Why I Don’t Wear a WWJD Bracelet

Philippians 2:9-10

“Therefore God exalted him to the highest place and gave him the name that is above every name, that at the name of Jesus every knee should bow,  in heaven and on earth and under the earth.”

Reflection by Lillian Daniel

I have never been a fan of those WWJD bracelets, where the initials stand for the question, “What would Jesus do?” They seem to imply that we should answer that question at every turn and that it should then influence our actions. What would Jesus do? OK, then I will do exactly the same.

But here’s a news flash. You’re not Jesus. You come into contact with someone sick? What would Jesus do? He’d perform a miracle. Are you going to do that? You run out of wine at a wedding? What would Jesus do? He’d turn water into wine. Go ahead. And then try appearing in the sky with Moses and Elijah in the transfiguration, try casting out demons, try saving humanity through the resurrection. Does wearing that bracelet give you special powers? Good luck with that.

It seems to me that the WWJD bracelets are another symptom of individualistic Christianity, where it’s all about me. Yes, I know that many good people wear the bracelet to remind them to be kind and compassionate, to make good choices, often around issues of personal morality. But really, when you look at what Jesus actually did do, most of it is off limits to ordinary mortals.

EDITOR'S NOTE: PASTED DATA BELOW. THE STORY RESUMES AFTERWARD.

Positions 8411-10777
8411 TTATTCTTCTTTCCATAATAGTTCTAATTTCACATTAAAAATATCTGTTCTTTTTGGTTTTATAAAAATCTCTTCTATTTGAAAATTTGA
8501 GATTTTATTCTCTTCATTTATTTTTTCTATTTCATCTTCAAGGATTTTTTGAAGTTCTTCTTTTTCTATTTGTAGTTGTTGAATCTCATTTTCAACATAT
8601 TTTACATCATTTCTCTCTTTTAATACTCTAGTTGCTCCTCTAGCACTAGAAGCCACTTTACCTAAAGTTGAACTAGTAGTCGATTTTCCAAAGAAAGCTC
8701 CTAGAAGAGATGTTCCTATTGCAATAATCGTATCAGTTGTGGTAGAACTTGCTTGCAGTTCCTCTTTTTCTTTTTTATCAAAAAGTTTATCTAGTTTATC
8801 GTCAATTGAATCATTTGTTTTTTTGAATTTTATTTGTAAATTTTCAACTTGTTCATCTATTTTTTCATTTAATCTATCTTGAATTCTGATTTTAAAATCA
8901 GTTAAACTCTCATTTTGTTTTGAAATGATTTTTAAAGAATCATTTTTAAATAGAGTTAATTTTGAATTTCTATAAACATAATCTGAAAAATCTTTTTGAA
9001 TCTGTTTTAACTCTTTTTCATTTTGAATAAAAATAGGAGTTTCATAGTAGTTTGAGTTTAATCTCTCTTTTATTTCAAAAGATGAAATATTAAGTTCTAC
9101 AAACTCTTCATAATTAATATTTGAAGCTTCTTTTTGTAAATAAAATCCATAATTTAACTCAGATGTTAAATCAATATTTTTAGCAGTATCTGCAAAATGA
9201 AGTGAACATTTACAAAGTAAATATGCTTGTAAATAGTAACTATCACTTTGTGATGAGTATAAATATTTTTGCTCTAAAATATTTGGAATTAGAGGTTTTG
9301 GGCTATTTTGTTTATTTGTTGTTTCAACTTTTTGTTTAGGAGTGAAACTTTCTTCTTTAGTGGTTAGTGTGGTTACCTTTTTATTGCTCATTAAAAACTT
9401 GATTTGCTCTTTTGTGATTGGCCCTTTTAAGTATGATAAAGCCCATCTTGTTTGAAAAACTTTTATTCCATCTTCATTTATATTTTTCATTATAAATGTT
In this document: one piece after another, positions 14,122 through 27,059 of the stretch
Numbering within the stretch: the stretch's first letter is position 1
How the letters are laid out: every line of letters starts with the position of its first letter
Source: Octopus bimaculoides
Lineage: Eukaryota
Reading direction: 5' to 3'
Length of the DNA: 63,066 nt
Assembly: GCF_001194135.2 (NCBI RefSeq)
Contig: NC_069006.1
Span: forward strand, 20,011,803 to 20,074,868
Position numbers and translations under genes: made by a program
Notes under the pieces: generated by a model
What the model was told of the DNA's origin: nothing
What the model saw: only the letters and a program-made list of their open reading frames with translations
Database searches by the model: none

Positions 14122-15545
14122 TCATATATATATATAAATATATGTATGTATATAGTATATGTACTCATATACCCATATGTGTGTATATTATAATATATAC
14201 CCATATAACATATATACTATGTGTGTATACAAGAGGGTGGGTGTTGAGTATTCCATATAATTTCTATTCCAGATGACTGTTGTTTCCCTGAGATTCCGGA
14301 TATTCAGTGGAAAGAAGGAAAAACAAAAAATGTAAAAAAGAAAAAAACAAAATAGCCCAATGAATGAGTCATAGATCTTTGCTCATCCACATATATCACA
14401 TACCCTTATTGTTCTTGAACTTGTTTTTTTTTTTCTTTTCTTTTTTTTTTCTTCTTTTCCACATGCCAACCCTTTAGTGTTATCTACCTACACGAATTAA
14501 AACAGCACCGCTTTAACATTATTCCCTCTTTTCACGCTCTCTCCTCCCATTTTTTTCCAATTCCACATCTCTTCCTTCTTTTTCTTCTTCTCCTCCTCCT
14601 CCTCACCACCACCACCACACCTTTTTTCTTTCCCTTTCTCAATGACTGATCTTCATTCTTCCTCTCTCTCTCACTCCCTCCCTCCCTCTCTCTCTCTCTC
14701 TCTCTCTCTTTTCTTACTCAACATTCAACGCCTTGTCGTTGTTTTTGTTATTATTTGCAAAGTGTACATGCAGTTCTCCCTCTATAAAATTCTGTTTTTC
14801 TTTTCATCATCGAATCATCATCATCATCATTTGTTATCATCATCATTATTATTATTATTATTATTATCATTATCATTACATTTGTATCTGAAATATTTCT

And when he did engage in questions of personal morality, he said nothing about sexuality, just saying no to drugs, donating to National Public Radio or other pressing causes of our day. When it comes to personal morality, Jesus seems awkwardly stuck on telling us to give our money away, and not to the sellers of “What Would Jesus Do” bracelets. But other than that, most of what he does is sort of supernatural and crazy, and off limits to you and me, culminating in his suffering on the cross yet triumphing over death. In a world that says it’s all about you, WWJD is a pretty humbling thought.


I give thanks that there is a God and that it is not me. Amen. 

About the Author
Lillian Daniel is the senior minister of the First Congregational Church, UCC, Glen Ellyn, Illinois. She is the author, with Martin Copenhaver, of This Odd and Wondrous Calling: the Public and Private Lives of Two Ministers.

More about Jesus from the Stillspeaking Writers: The Jesus Diaries